To round out this collection of international, orchestral pop, Masri sings in French “Je T’Attendrai” is a reworking of his hit song “The Face”, Spanish “Frigilidad”, a collaboration with Latin superstar, Jon Secada, and Mediterranean guitarist, Pavlo (Sting’s “Fragile), Hebrew and Arabic “Erev Shel Shoshanim”, a duet with Masri’s co-producer, Amy Sky.
Supremely listenable, this timeless recording will appeal to fans of all ages. LA VOCE is a disc for music lovers who seek gorgeous melodies and meaningful words, delivered by a breathtaking voice.
Tomas Jurco is one of hockey’s viral video sensations. The AHL Grand Rapid Griffins forward, aDetroit Red Wings prospect, has been called “unbelievable” and a “magician” in those YouTube clips that feature his sensational offensive skills.
If he wasn’t also called “electrifying” before, he is now.
Here’s Jurco in an incredible, must-see video produced by the Griffins, skating in a darkened arena with glowing luminescent wire wrapped around his body – scored with “17 Ghosts II” by Nine Inch Nails.
It’s pretty much the closest we’ve ever come to the marriage of TRON and hockey.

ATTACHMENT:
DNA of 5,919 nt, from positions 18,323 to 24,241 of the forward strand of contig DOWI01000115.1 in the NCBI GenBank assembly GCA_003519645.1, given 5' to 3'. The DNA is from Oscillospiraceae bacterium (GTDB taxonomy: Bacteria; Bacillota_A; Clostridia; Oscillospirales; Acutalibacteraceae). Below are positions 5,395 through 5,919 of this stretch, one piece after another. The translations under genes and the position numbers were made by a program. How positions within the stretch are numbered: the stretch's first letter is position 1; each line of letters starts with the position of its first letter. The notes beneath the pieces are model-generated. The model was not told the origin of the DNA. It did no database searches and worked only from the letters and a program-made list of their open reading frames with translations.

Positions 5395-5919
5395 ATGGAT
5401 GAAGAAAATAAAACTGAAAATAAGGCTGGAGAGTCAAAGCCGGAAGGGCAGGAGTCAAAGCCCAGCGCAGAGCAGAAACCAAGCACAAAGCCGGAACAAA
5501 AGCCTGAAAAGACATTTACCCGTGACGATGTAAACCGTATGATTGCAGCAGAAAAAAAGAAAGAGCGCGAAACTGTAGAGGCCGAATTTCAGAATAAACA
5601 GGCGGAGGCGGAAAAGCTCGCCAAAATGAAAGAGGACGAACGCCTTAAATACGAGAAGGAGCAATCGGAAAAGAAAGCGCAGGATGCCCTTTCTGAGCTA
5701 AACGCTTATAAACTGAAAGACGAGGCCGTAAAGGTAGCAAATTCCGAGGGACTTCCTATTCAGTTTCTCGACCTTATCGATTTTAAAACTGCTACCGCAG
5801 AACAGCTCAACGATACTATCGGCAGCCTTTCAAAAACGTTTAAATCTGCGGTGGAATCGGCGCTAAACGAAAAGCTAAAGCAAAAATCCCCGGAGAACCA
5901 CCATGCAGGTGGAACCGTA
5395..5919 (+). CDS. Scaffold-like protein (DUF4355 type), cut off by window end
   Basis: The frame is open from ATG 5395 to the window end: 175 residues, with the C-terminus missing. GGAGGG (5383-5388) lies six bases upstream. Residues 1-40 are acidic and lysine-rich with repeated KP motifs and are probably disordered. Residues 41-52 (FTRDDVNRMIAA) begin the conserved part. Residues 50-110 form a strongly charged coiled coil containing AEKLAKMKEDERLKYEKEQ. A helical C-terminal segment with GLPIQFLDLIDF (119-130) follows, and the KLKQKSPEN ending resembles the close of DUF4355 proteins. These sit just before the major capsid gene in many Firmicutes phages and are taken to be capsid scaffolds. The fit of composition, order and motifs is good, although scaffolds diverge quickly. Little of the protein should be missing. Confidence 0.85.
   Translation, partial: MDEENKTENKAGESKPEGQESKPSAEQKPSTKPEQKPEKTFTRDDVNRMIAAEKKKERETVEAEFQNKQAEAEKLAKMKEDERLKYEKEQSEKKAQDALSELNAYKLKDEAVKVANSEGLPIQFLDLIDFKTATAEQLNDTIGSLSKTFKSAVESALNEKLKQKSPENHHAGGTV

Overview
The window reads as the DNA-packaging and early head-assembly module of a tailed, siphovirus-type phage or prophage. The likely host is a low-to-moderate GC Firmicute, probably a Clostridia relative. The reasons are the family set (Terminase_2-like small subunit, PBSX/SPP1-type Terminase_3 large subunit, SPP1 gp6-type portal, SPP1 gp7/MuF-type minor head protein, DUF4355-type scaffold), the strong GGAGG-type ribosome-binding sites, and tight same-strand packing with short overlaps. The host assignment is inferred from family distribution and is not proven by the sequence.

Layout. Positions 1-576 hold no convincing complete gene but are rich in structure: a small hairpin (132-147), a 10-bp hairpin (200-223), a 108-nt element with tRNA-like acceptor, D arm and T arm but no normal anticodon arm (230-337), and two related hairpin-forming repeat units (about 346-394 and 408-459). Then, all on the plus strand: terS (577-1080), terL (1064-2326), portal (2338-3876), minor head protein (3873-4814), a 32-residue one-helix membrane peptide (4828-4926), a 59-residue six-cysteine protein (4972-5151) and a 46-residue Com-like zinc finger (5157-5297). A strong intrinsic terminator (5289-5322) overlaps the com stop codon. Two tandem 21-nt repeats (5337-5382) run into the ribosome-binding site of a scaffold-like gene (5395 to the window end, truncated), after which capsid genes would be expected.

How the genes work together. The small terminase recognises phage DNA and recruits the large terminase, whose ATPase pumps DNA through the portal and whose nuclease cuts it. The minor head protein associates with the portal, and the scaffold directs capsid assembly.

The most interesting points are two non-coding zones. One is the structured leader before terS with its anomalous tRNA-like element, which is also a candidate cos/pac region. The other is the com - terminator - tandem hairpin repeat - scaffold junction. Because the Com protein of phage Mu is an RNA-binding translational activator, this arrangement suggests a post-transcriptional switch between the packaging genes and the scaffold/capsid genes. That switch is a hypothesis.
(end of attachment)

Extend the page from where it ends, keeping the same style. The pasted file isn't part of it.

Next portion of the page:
How did this eerie, hypnotic clip come about?
Ryan Gajewski, video coordinator for the Griffins, said the inspiration came from other athletic activities.
The Griffins had been thinking about long exposure images inside a darkened arena, with LED lights on a puck for example. The shots would be wide so the lights would trail behind the puck.
(Yes … an actual glow puck.)
With that already percolating in his noggin, Gajewski one day saw his friend wrap his bike in electric luminescent wire. His immediate thought: “Man, it would be cool to wrap a player in that …”
Along with that idea, he also found a clip featuring a snowboarder using the material to glow in the dark while boarding down a mountainside, showing the potential for the idea to work in motion.